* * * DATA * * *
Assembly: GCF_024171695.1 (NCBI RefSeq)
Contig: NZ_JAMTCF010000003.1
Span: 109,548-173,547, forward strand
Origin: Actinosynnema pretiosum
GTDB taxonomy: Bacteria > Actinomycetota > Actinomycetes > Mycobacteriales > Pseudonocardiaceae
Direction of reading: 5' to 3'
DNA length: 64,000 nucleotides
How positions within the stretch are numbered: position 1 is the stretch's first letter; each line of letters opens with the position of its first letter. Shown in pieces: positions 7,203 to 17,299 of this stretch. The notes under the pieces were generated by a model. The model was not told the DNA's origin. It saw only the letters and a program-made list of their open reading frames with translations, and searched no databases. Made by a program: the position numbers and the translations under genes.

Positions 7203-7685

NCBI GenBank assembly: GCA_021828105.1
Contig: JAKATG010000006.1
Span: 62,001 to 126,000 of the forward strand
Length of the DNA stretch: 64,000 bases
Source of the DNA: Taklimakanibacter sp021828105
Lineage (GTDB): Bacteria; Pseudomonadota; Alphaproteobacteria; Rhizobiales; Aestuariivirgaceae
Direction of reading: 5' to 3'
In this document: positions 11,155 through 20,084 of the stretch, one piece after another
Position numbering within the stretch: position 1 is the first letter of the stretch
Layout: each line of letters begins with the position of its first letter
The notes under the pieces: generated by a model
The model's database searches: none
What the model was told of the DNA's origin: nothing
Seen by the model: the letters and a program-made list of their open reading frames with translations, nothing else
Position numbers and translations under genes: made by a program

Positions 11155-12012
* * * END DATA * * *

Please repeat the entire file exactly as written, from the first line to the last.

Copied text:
Assembly: GCF_024171695.1 (NCBI RefSeq)
Contig: NZ_JAMTCF010000003.1
Span: 109,548-173,547, forward strand
Origin: Actinosynnema pretiosum
GTDB taxonomy: Bacteria > Actinomycetota > Actinomycetes > Mycobacteriales > Pseudonocardiaceae
Direction of reading: 5' to 3'
DNA length: 64,000 nucleotides
How positions within the stretch are numbered: position 1 is the stretch's first letter; each line of letters opens with the position of its first letter. Shown in pieces: positions 7,203 to 17,299 of this stretch. The notes under the pieces were generated by a model. The model was not told the DNA's origin. It saw only the letters and a program-made list of their open reading frames with translations, and searched no databases. Made by a program: the position numbers and the translations under genes.

Positions 7203-7685

NCBI GenBank assembly: GCA_021828105.1
Contig: JAKATG010000006.1
Span: 62,001 to 126,000 of the forward strand
Length of the DNA stretch: 64,000 bases
Source of the DNA: Taklimakanibacter sp021828105
Lineage (GTDB): Bacteria; Pseudomonadota; Alphaproteobacteria; Rhizobiales; Aestuariivirgaceae
Direction of reading: 5' to 3'
In this document: positions 11,155 through 20,084 of the stretch, one piece after another
Position numbering within the stretch: position 1 is the first letter of the stretch
Layout: each line of letters begins with the position of its first letter
The notes under the pieces: generated by a model
The model's database searches: none
What the model was told of the DNA's origin: nothing
Seen by the model: the letters and a program-made list of their open reading frames with translations, nothing else
Position numbers and translations under genes: made by a program

Positions 11155-12012